A major security flaw in the hit game Fortnite could’ve allowed a hacker to take over someone’s account.
On Tuesday, security firm Check Point demonstrated how you could exploit a series of vulnerabilities within the game to pull off the hack. All the victim needed to do was click an internet link that was secretly rigged to tamper with Fortnite’s login process.
The attack itself targeted people who signed into the game through their third-party accounts at Facebook, Google, or gaming providers such as Microsoft, Nintendo, and Sony. The hack didn’t try to steal your password, but the special access token the third-party exchanges with Fortnite to let you log in.
Normally, the authentication token is sent to Fortnite over the back-end. The same login method also removes the need for you to remember a password to access the game.
Unfortunately, authentication tokens can be stolen if the system isn’t secure. This was demonstrated last year when Facebook reported a major hack involving pilfered tokens taken from 30 million user accounts.
In Fortnite’s case, Check Point noticed that several flaws in the game’s online infrastructure made it possible to intercept the tokens as a player signed in. The security firm’s researcher successfully pulled this off against a Fortnite account created on Facebook.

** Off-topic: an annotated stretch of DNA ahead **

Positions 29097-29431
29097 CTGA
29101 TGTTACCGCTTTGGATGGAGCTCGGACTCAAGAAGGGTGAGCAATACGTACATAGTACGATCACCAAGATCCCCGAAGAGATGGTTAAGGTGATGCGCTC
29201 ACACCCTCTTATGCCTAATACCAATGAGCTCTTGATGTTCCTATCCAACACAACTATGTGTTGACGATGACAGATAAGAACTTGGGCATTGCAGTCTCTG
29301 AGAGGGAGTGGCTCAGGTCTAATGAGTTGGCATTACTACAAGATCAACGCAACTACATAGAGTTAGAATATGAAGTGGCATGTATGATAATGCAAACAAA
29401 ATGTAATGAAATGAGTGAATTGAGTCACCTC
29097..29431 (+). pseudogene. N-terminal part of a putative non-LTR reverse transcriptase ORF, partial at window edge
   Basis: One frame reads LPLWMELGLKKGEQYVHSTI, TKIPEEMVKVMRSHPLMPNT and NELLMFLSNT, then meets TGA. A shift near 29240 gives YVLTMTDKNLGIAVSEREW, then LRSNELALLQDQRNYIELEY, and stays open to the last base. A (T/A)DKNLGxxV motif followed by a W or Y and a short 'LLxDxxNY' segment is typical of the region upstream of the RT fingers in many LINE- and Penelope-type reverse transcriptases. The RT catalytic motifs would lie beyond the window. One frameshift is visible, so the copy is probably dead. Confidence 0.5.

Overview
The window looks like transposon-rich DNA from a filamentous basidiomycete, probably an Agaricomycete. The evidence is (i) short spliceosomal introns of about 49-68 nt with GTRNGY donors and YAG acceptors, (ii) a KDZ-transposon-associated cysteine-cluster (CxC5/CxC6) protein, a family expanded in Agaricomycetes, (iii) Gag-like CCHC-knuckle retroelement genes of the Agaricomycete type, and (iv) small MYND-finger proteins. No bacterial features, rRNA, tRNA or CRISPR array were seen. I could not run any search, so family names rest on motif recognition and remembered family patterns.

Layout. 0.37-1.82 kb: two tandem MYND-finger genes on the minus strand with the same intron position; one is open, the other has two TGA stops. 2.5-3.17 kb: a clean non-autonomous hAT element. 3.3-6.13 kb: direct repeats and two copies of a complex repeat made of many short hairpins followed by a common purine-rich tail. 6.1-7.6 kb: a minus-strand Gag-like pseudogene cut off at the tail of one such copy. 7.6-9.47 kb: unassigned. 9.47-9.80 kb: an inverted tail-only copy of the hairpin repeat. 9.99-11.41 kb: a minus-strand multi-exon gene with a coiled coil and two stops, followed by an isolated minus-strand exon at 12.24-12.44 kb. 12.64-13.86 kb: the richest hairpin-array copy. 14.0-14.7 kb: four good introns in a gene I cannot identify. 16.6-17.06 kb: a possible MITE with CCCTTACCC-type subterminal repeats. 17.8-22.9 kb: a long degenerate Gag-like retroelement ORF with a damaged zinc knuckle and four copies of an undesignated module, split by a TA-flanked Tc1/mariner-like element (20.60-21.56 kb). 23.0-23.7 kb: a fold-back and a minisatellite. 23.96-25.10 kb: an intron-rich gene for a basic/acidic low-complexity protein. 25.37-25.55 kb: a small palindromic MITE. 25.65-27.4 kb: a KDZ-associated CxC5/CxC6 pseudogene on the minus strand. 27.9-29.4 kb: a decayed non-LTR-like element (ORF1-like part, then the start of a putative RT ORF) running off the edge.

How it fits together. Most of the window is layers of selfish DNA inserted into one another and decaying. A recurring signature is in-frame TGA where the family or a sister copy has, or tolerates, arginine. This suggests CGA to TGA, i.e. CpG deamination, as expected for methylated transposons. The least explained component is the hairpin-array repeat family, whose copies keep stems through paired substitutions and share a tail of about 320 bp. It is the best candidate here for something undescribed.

“All a victim needs to do is click on the malicious phishing link the attacker sends them,” Check Point said. “To increase the likelihood of a potential victim clicking on this link, for example, it could be sent with an enticement promising free game credits.” In addition, the hacker could post the link on a Fortnite forum or social media post to gain even more exposure.
Taking over someone’s Fortnite account could let you learn personal details about the player, including the partial payment card number tied to the account. You could also make in-game purchases and rack up charges on the same payment card.
The good news is that Fortnite’s developer, Epic Games, fixed the problems. But the research is a reminder to be careful around shady internet links.
“We thank Check Point for bringing this to our attention,” Epic Games told PCMag in a statement. “As always, we encourage players to protect their accounts by not re-using passwords and using strong passwords, and not sharing account information with others.”